There was a skiff of snow on the ground as we rolled along Highway 101 and pulled up to the closed gates. As we began walking along the road into the park, I thought back to my earlier visit to Greenwater Provincial Park and wondered if it would be as well preserved.
In little time we were greeted by a ruffled grouse, another similiarity to the aforementioned park. I was suprised, however, to flush about 5 more before we left.
As one who frequents Provincial Parks for camping, when I heard that there were a few that had been closed, permanently, I knew I would have to take the opportunity to have a look at how nature reclaims these spaces. I spend a lot of time in Gogama, and that seemed the perfect jumping-off point for a trip to the former Greenwater Provincial Park. As it turns out, once wouldn't be enough.
There is conflicting information as to the purpose of this building. Some information seems to indicate that this site was a World War II-era radar site. Perhaps a transmitter site, associated with the large antenna atop the nearby mountain-top.
Other information suggests that this building was part of the communications system assembled by railway that would bring Newfoundland into Canada, and part of the viewership of the CBC. Its proximity to the former railroad does seem to support that.
Belonging to the United States Air Force, construction of this radar station began in 1951 and was completed two years later.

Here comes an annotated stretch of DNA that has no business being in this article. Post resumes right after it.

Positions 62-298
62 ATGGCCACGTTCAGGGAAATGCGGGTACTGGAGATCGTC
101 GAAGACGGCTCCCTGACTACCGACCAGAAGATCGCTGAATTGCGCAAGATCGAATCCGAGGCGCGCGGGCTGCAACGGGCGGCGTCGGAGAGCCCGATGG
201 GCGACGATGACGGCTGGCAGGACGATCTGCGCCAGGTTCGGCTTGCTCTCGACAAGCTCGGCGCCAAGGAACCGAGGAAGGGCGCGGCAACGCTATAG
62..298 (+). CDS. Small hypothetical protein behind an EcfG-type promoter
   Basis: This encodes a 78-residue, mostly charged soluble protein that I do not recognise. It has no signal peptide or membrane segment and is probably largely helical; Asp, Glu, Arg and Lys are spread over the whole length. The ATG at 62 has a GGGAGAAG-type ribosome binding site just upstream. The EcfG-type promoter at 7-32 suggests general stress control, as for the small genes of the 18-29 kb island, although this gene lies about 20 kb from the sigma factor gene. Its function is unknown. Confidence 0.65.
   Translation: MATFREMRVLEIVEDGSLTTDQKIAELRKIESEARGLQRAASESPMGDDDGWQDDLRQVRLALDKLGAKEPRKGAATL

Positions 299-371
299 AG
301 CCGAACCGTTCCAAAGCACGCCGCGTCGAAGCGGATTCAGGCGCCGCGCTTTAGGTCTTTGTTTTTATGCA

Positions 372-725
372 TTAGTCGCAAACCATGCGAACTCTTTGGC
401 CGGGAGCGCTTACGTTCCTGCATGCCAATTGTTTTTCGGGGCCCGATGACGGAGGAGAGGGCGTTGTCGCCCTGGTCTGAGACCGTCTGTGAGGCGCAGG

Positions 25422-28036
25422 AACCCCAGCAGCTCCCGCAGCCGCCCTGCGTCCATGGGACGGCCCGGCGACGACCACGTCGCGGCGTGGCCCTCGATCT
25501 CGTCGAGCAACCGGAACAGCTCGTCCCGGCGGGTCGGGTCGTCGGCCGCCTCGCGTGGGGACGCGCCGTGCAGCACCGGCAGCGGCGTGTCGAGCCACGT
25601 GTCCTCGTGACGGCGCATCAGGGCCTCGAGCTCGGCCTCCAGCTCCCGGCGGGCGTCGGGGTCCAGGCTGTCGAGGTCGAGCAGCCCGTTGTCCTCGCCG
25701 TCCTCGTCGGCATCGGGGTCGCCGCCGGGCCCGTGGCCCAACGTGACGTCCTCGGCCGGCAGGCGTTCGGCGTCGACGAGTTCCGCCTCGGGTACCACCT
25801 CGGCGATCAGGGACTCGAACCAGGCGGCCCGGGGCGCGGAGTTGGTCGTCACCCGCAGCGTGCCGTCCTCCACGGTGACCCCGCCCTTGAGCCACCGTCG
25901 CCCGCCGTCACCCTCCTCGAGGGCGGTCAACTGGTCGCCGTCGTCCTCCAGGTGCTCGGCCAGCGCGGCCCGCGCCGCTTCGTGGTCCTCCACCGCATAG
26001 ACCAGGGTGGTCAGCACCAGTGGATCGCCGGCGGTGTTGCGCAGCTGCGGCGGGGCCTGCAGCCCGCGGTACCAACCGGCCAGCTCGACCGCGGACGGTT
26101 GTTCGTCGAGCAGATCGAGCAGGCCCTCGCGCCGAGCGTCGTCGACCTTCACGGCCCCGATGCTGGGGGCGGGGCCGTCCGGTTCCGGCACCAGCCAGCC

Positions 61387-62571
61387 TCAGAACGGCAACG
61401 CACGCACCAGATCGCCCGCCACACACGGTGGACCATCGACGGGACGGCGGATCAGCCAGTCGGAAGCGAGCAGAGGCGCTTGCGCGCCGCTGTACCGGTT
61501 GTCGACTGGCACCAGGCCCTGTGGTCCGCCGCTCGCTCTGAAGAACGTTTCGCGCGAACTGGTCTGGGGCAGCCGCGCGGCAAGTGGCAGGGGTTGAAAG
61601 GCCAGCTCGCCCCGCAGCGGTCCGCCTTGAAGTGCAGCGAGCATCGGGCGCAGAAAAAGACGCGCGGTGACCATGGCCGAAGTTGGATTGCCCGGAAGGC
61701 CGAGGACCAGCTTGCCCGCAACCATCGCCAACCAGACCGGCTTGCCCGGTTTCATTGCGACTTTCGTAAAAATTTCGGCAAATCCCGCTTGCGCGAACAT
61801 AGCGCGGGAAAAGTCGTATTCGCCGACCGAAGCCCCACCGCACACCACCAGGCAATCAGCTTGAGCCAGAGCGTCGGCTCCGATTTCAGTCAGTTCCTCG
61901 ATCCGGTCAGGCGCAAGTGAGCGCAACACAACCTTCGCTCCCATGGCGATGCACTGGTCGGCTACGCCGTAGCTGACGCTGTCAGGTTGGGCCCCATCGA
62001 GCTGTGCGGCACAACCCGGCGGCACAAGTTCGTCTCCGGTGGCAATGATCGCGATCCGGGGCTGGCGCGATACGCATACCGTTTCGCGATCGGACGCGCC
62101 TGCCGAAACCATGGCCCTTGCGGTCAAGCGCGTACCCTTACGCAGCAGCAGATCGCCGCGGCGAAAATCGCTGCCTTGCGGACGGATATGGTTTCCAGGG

In 1971, control of the station was handed over to the Royal Canadian Air Force, and it was promptly closed. Despite being part of the Pinetree Line, and having radar designed for use with the SAGE system, the station was never made part of the SAGE network.
Arriving in Stephenville, Newfoundland, it's easy to find yourself driving along an old runway. As you look around, you will see many buildings remaining from the former Harmon AFB, some of them dating back to its original construction in the 1940's.
While driving along that runway, I noticed one building in particular that seemed no longer to be in use. We pulled over to take a closer look. It was a fascinating, large hanger and after peering through various broken windows, I came upon a way in.
I had, unfortunately, read about this a few months after being in Stephenville for the first time. I marked it on my map for future reference with the idea that, someday, I would return.
We drove down the dirt road to the place I had marked on the map. From there, it was a short walk along the path until we found what we were looking for.
Construction of this lighthouse began in July, 1871, as granite was quarried from nearby. Advice and equipment were supplied by D&T Stevenson, an engineering firm from Scotland. With a light standing 95 feet above sea level, it could be seen as far away as 13 miles in clear weather.
From this time until the 1940's, there were six different lighthouse keepers stationed here. The building was then abandoned and slowly fell into ruin.
While driving along the South coast of Newfoundland, I was exploring every side road. I was surprised to see a small harbour with a large building and a few vehicles parked around it. Initially, I wrote it off and looked for a place to turn around. After a second glance, I realized that there were some gaping holes in the wall and no activity inside. Perhaps this warranted a closer look at what turned out to be a fish processing plant.
Out for a drive, exploring the area along the south coast of Newfoundland, I spotted a rooftop of a small building peeking out from the bushes. I simply had to stop for a look.
As I pushed through the overgrowth, I was happy to see that, not only was the door open, but that there was some interesting stuff inside to see and show you.